|IL-12p40||AXL Receptor Tyrosine Kinase||Chromogranin A|
|IL-8||IL-3||Fibroblast Growth Factor 4|
|IL-15||Macrophage Colony Stimulating Factor-1||Matrix Metalloproteinase-3|
|Soluble Vascular Cell Adhesion Molecule-1 (sVCAM-1)||Heparin-Binding EGF-Like Growth Factor||Osteopontin|
|Soluble Intercellular Cell Adhesion Molecule-1 (sICAM-1)||Hepatocyte Growth Factor||Tissue Inhibitor of Metalloproteinases-1|
|Transforming Growth Factor α||Tumor Necrosis Factor Receptor-2|
|Vascular Endothelial Growth Factor||Vascular Cell Adhesion Molecule-1|
|Heart Fatty Acid Binding Protein||Apolipoprotein-E|
|Lectin like Oxidized LDL-Receptor-1||Clusterin (Apolipoprotein J)|
|Angiotensin Converting Enzyme||Trefoil Factor-3|
PREVENT-AD immune marker concentrations and AD biomarkers
In corroborative analyses, we found that apoE and seven of the 19 CSF immune markers in PREVENT-AD increased with t-tau/Aβ1-42 ratio (pFDR ≤ 0.05, Supplementary Table 2). Levels of these markers increased especially with t-tau and P-tau. Interestingly, four markers (apoE, IL-15, IL-8, and IL-12p70) also increased with Aβ concentration, suggesting reduced plaque burden [31, 32]. Although unexpected, this association between increasing levels of immune markers and Aβ has noted before [12–15]. It provides one possible explanation for the bi-directional pattern in Fig. 1C.
ADNI protein marker concentrations, pathological stage, and AD biomarkers
Given the limited size of the PREVENT-AD sample, we wished to verify whether this bi-phasic pattern generalized to other proteins assayed in CSF. Thus, we pursued similar analyses in ADNI-1, including participants with MCI. Bayes factor analysis reduced the 83 ADNI CSF protein markers to 38 with any likelihood of association to pathological stage (Fig. 2). Multiple linear regression modeling then showed that 23 of these differed significantly between Stage 0 and Stage 1 or Stage 2 (pFDR ≤ 0.05; Fig. 1D, Supplementary Table 3). Marker results by stage again revealed bi-directional patterns, with all but two markers showing reduction at Stage 1 and/or increase at Stage 2. Exceptions were Cystatin-C and fibroblast growth factor-4 (FGF-4), which showed the opposite pattern. Importantly, all remaining markers were increased at Stage 2 vs. Stage 1. As in PREVENT-AD, all but three of these (IL-3, tissue inhibitor of metalloproteinase-1, and FGF-4) correlated overall with t-tau/Aβ1-42 ratio (Supplementary Table 4).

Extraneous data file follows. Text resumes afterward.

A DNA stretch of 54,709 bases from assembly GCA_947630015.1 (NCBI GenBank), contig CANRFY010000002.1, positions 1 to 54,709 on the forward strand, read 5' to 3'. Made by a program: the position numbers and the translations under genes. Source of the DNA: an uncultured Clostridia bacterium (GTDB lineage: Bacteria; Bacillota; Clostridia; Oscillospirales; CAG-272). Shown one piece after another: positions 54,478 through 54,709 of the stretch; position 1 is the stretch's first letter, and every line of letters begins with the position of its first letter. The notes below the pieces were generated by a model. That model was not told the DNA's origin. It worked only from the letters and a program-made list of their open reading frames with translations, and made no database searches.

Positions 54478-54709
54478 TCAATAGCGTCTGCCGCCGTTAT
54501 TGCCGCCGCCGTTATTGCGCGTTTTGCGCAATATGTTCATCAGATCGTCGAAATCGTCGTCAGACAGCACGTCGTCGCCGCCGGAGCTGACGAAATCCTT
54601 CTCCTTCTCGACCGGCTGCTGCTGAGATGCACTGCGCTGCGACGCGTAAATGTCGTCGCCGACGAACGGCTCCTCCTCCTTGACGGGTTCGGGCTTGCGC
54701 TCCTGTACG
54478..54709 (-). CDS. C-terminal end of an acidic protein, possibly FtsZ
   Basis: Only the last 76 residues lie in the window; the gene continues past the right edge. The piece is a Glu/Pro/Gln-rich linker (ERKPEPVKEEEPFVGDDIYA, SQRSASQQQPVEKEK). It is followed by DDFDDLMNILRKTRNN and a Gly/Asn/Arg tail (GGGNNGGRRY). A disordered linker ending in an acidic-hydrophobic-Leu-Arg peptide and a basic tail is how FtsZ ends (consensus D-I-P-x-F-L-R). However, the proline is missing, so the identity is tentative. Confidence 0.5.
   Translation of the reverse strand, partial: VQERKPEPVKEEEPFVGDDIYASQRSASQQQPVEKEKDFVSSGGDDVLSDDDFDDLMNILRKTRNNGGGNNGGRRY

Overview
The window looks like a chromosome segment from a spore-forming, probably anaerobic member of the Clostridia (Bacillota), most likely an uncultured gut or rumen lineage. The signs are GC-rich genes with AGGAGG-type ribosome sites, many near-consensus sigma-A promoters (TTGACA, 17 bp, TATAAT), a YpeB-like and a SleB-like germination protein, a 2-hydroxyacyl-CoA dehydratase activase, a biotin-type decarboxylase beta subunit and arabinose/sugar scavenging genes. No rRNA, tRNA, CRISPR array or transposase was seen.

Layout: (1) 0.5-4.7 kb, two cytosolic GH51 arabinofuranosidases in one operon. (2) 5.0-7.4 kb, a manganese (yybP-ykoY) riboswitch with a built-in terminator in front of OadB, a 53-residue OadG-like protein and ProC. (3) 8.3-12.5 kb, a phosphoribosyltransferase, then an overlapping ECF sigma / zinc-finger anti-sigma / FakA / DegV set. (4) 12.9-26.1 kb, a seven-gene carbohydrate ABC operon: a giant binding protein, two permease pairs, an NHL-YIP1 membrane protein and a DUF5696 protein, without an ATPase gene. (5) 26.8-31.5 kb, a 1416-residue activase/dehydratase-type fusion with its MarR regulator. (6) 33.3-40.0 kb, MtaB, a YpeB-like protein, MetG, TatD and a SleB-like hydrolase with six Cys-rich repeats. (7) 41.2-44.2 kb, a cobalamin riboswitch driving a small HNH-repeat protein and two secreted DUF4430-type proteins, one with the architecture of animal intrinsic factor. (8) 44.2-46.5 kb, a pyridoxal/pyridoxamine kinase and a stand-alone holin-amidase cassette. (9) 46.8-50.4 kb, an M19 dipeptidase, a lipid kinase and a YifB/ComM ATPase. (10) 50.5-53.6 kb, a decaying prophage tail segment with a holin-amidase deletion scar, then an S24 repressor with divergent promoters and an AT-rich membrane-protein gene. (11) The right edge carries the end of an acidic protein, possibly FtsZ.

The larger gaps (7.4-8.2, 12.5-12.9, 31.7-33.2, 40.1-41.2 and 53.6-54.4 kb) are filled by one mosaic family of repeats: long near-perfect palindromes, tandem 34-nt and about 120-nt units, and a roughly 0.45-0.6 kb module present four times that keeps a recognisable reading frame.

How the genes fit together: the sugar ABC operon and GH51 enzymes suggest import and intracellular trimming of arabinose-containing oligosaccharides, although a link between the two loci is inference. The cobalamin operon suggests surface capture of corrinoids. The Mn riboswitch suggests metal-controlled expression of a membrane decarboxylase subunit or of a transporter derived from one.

Only three markers (apoE, VCAM-1, and vascular endothelial growth factor [VEGF]) were common to analyses of the PREVENT-AD and ADNI samples. In both groups, VCAM-1 and apoE correlated well with t-tau/Aβ1-42 ratio (Fig. 3) and showed similar patterns of association with pathological stages, although results were less robust in PREVENT-AD. These associations failed to generalize for VEGF (Supplementary Tables 1 and 3). APOE carrier status and clinical diagnostic group did not contribute in our models, as illustrated in Table 3 and Fig. 2.
|Age (y)||Gender||APOE ɛ4 carrier status||Clinical Diagnostic Group||Pathological Stage|
|apoE||β: 0.00 p: 0.29||β: 0.08 p: 0.71||β: –0.08 p: 0.74||β: 0.32 p: 0.002|
|VCAM-1||β: 0.00 p: 0.20||β: 0.15 p: 0.58||β: –0.28 p: 0.29||β: 0.40 p: 0.002|
|VEGF||β: 0.00 p: 0.23||β: –0.27 p: 0.29||β: –0.16 p: 0.56||β: 0.03 p: 0.77|
|apoE||β: 0.01 p: 0.22||β: –0.39 p: 0.002||β: –0.47 p: 0.0006||β: –0.22 p: 0.10||β: 0.38 p: 5.38E-7|
|VCAM-1||β: 0.04 p: 5.37E-6||β: –0.68 p: 7.08E-8||β: –0.20 p: 0.12||β: –0.06 p: 0.63||β: 0.24 p: 7.19E-4|
|VEGF||β: 0.03 p: 1.39E-3||β: –0.47 p: 3.26E-4||β: –0.16 p: 0.24||β: –0.28 p: 0.04||β: 0.29 p: 1.54E-4|
Immune processes are important in the pathogenesis of AD . For example, activated microglia and astrocytes co-localize with amyloid plaques in the brains of AD animal models and individuals with dementia .
In the high-risk but cognitively unimpaired PREVENT-AD cohort, we observed a distinct bi-directional relationship between six immune marker levels and pathological stage, an approximate indicator of disease progression. This non-linear pattern appeared despite a direct overall correlation between four of these markers with t-tau/Aβ1-42 ratio. In a corroborative analysis of the ADNI-1 participants (90 HCs and 147 with MCI) having CSF measurements for 83 proteins, we identified a similar pattern of change with advancing AD pathology. As described previously by others [12–15], CSF immune marker levels increased overall with advancing AD pathology in both cohorts. However, an important refinement of this trend suggested that such marker levels increased strongly only after appearance of tau abnormality. Indeed, a number of CSF proteins, including immune markers, appeared to decrease with decline in Aβ1-42 (i.e., with increasing plaque burden).
PREVENT-AD: Increased CSF immune activity with advancing AD pathology